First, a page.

In June of 2015, a CAS member was denied tenure and terminated from employment.  The member was a building principal which meant that he was subject to Education Law Section 3012-c which requires that all APPR evaluations of a candidate for tenure be used as a “significant factor” by the Board of Education in making their decision.  The principal’s composite ratings for all three years of his probationary period had been Highly Effective, yet he was denied tenure. Therefore, on the advice of CAS counsel, the Principal requested a written statement of the reasons for his termination from the Board and once they were received, the CAS attorney, Michael Starvaggi, challenged the matter in court.

He argued that all of the reasons for termination given by the Board related to the principal’s performance and that such performance had been rated as Highly Effective in the APPR evaluations throughout the principal’s probationary period.  Therefore, the principal’s evaluations had clearly not been used as a “significant factor” in the Board’s decision to deny tenure, contravening the statute.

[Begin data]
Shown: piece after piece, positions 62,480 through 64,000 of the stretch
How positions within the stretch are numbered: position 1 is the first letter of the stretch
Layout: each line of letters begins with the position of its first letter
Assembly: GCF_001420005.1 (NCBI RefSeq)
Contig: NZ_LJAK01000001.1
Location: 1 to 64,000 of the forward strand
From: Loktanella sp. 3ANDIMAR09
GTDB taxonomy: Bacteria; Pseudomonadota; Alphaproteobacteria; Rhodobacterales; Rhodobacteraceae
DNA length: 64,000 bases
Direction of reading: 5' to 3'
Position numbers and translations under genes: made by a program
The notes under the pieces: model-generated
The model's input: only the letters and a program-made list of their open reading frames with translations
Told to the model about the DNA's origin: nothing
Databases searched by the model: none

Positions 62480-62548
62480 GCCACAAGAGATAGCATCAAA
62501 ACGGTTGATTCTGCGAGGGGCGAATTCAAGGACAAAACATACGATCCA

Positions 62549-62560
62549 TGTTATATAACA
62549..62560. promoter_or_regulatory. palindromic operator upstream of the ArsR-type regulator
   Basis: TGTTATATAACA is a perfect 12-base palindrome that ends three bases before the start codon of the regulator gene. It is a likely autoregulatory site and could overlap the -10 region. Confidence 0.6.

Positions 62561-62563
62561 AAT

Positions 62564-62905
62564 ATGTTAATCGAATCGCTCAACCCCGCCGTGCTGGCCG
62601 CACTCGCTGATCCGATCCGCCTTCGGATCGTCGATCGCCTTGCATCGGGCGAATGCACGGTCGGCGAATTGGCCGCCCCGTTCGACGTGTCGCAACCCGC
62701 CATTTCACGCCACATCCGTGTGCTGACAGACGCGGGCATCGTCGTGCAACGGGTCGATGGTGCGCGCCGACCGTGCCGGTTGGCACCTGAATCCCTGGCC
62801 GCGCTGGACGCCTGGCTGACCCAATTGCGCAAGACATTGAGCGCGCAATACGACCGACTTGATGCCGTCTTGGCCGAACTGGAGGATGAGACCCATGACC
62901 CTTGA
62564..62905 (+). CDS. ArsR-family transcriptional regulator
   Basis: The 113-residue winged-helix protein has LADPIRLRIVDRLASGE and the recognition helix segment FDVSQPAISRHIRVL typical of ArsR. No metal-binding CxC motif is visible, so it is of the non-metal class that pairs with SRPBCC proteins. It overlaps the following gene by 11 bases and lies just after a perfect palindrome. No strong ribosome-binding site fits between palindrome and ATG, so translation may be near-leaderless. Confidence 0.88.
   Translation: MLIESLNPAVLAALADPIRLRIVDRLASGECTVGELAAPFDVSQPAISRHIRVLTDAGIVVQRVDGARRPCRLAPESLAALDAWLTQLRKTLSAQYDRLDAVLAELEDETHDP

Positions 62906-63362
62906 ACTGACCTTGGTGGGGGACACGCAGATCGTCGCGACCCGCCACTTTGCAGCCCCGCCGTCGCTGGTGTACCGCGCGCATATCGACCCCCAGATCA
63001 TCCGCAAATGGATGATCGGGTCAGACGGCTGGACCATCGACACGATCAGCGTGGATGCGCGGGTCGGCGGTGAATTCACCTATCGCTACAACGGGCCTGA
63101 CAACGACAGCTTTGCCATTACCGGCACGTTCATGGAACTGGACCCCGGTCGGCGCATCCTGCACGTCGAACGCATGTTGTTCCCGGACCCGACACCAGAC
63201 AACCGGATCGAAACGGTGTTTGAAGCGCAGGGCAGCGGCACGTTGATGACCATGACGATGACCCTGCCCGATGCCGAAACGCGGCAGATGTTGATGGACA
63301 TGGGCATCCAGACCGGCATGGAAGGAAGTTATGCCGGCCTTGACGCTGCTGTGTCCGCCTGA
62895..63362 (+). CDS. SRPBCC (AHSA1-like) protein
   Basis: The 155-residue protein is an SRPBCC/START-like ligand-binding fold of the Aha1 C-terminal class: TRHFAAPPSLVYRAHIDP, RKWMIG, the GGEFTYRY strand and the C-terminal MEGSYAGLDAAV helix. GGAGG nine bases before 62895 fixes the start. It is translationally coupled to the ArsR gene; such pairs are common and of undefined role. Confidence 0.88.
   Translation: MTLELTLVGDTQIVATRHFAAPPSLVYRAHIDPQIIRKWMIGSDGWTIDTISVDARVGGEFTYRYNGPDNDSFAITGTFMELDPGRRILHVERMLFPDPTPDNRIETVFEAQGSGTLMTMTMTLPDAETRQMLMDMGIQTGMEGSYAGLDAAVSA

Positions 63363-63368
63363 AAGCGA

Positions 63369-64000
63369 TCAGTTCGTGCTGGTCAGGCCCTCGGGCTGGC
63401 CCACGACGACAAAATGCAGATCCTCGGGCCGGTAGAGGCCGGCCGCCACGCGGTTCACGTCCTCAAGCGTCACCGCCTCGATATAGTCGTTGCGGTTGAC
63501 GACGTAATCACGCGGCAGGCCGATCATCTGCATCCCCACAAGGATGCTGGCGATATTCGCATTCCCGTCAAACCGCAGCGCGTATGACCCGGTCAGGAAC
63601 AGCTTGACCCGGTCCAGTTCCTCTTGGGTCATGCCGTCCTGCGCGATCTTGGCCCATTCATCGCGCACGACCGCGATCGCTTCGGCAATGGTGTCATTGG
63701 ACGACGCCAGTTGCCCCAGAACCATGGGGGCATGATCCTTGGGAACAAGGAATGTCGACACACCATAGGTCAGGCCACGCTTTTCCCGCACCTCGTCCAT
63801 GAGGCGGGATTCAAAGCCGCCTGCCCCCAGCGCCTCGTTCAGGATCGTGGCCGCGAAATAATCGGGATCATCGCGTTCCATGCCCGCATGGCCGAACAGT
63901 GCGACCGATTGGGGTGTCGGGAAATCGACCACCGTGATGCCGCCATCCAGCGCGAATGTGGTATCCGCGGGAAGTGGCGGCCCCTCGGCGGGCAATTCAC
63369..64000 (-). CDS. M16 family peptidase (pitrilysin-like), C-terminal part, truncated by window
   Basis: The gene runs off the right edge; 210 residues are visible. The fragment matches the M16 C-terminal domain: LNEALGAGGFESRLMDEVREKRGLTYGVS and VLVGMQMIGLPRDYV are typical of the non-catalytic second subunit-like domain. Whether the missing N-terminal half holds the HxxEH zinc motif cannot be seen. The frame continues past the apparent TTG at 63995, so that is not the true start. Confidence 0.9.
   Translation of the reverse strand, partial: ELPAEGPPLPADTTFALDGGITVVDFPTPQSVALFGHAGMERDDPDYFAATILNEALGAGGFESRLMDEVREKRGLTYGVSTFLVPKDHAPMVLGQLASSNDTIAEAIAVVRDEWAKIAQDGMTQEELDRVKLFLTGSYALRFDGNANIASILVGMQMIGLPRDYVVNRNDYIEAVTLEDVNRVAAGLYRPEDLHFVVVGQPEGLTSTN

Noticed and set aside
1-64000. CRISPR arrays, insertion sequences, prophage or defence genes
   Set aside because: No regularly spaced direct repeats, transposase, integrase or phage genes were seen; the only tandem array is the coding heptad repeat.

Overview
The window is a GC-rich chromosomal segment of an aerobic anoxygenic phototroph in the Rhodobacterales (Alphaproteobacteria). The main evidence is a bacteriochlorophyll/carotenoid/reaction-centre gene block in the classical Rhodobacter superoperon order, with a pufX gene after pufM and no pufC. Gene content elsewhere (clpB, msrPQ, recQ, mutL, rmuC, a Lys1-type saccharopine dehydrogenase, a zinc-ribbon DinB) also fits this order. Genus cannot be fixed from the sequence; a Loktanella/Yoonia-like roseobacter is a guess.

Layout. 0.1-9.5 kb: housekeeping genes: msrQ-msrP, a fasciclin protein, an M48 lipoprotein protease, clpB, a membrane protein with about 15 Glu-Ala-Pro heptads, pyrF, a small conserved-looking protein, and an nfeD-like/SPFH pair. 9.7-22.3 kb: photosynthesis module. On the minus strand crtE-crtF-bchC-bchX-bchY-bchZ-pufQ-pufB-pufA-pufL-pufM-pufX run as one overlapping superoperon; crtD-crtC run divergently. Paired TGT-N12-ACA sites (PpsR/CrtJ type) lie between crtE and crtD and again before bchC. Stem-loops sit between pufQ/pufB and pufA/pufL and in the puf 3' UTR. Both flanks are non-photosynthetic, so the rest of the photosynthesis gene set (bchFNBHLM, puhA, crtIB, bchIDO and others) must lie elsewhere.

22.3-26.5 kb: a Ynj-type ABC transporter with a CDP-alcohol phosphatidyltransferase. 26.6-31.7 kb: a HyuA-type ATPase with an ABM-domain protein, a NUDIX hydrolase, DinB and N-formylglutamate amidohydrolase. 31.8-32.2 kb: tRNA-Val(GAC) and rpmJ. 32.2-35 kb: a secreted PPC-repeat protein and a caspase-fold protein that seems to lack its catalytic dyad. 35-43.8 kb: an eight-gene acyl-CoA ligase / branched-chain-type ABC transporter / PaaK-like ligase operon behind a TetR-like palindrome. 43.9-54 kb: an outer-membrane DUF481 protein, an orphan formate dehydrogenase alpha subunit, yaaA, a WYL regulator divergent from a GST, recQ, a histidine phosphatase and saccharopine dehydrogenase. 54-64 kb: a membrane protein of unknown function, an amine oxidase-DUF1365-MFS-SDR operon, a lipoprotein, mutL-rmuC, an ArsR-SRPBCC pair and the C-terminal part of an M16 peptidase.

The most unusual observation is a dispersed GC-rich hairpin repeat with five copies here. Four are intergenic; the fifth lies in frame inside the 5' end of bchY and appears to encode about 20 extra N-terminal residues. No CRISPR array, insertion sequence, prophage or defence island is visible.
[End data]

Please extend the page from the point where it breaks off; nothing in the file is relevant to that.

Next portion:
The judge agreed, finding that the Board did not adequately prove that it took the principal’s APPR evaluations into consideration in denying tenure. However, the judge stopped short of nullifying the termination and granting reinstatement. Instead, he sent the matter back to the Board to “reformulate” the reasons they gave for denying tenure. The reformulated reasons, he stated, must comply with the statutory obligation to use the APPR evaluations as a “significant factor” in the tenure decision.

It is important to note that the judge was enforcing a procedural mandate here, i.e. that the Board must demonstrate that it went about its decision-making properly.  If the Board can demonstrate that, in good faith, it took the APPR evaluations into consideration, the denial of tenure might stand. However, it is now up to the Board to demonstrate exactly why, notwithstanding the three Highly Effective ratings, they believe this principal’s performance is not worthy of tenure.  And if they cannot do so, we will continue to litigate.

CAS is and will remain vigilant in this case and all others to enforce every claim we can on behalf of our membership.  We will update you on the progress of this matter.